The Worcester Redevelopment Authority took the property where the diner was located along with adjacent parcels by eminent domain in 1970 to make way for the development of what is currently known as the DCU Center (originally named the Worcester Centrum when it was built). At that time, the diner was moved briefly to Shrewsbury prior to being relocated to Route 12 in Auburn, where it was used as an ice cream stand for a while before it closed. As I stated above, when I photographed it in 1981, it had been closed for a few years already. It eventually fell victim to vandals by the mid to late 1980s and by the middle of the next decade it was in very sad shape before it was ultimately saved from demolition in the late 1990s. The diner was moved to various storage locations in Rhode Island before it ended up stored in shrink wrap behind a business on Route 146 in Sutton, Massachusetts. The diner stayed at the Sutton storage location for over a half dozen years, until recently.
Jump ahead to July, 2021 when it is reported by the Worcester Telegram as well as other news sources that the WooSox Foundation, a charitable arm of the Worcester Red Sox had purchased and was restoring Sherwood’s Diner. The plan as described was that the diner would serve as headquarters for the Foundation and be installed into the new Polar Park complex. The WooSox, a professional minor league baseball team based in Worcester, Massachusetts is the Triple-A affiliate of the Boston Red Sox. From 1973 until 2020 the team had been known as the Pawtucket (Rhode Island) Red Sox. The restoration was being made possible through a donation from the Fuller Foundation.
After the WooSox Foundation took possession of Sherwood’s, they contracted with Steve Stutman of Stutman Contracting to start working on the diner. It was transported to Worcester and placed in a vacant lot behind the O’Connor Brothers Funeral Home on Park Avenue, which had donated the place to allow for the restaurant’s renovation. Finally inspecting the diner after the shrink wrap was removed, Stutman was quoted in a newspaper article that “It was worse than we thought,” he said. “The front and back walls had to be completely rebuilt, and a lot of other things had to be done. We had the shell and some parts that were inside like the old refrigerator, some equipment that was left behind. “ Perhaps the most important part of any restaurant is the counter and it was gone.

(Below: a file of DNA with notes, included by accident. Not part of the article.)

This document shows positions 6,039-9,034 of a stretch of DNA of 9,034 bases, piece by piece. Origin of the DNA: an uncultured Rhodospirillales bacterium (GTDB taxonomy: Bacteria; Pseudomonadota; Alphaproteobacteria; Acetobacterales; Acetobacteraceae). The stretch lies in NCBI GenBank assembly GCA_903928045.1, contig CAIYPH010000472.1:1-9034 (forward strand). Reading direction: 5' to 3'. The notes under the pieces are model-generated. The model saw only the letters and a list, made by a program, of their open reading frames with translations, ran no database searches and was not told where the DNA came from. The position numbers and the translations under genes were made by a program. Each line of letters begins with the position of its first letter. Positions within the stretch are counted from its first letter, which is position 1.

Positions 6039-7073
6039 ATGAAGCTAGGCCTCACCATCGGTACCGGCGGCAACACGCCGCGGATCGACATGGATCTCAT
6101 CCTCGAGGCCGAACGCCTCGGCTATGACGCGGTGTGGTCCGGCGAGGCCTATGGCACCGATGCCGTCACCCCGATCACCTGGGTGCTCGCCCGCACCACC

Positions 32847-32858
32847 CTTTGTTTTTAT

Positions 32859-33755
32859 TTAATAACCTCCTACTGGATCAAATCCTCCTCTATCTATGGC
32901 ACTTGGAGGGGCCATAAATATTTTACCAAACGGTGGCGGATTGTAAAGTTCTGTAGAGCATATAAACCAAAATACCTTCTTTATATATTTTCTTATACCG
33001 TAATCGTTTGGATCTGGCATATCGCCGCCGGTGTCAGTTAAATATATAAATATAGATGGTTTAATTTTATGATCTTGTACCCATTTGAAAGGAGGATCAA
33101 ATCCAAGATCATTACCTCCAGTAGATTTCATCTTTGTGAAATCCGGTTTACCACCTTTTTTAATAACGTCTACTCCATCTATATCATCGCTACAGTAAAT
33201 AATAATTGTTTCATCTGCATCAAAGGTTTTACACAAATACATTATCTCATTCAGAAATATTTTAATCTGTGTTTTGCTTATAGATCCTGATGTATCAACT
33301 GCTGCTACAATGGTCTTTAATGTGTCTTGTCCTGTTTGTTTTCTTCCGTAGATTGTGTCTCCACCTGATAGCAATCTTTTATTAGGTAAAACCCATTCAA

However, the executive director of the Worcester Historical Museum, William Wallace, put the architect Janet Marie Smith, who was leading the baseball stadium project for the WooSox, in touch with Richard J.S. Gutman of West Roxbury, author of four books on diners and considered the best restoration expert in the country. His advice was invaluable in restoring the restaurant to an approximation of its original condition. He helped facilitate the donation of a marble counter top and stools that had been salvaged from another Worcester Lunch Car. “Ramshackle is an understatement,” Gutman said of Sherwood’s Diner. “I know Steve Stutman did a miracle… it’s perfectly awesome that they are doing this. This puts an exclamation mark on something that has been one of the city’s triumphs.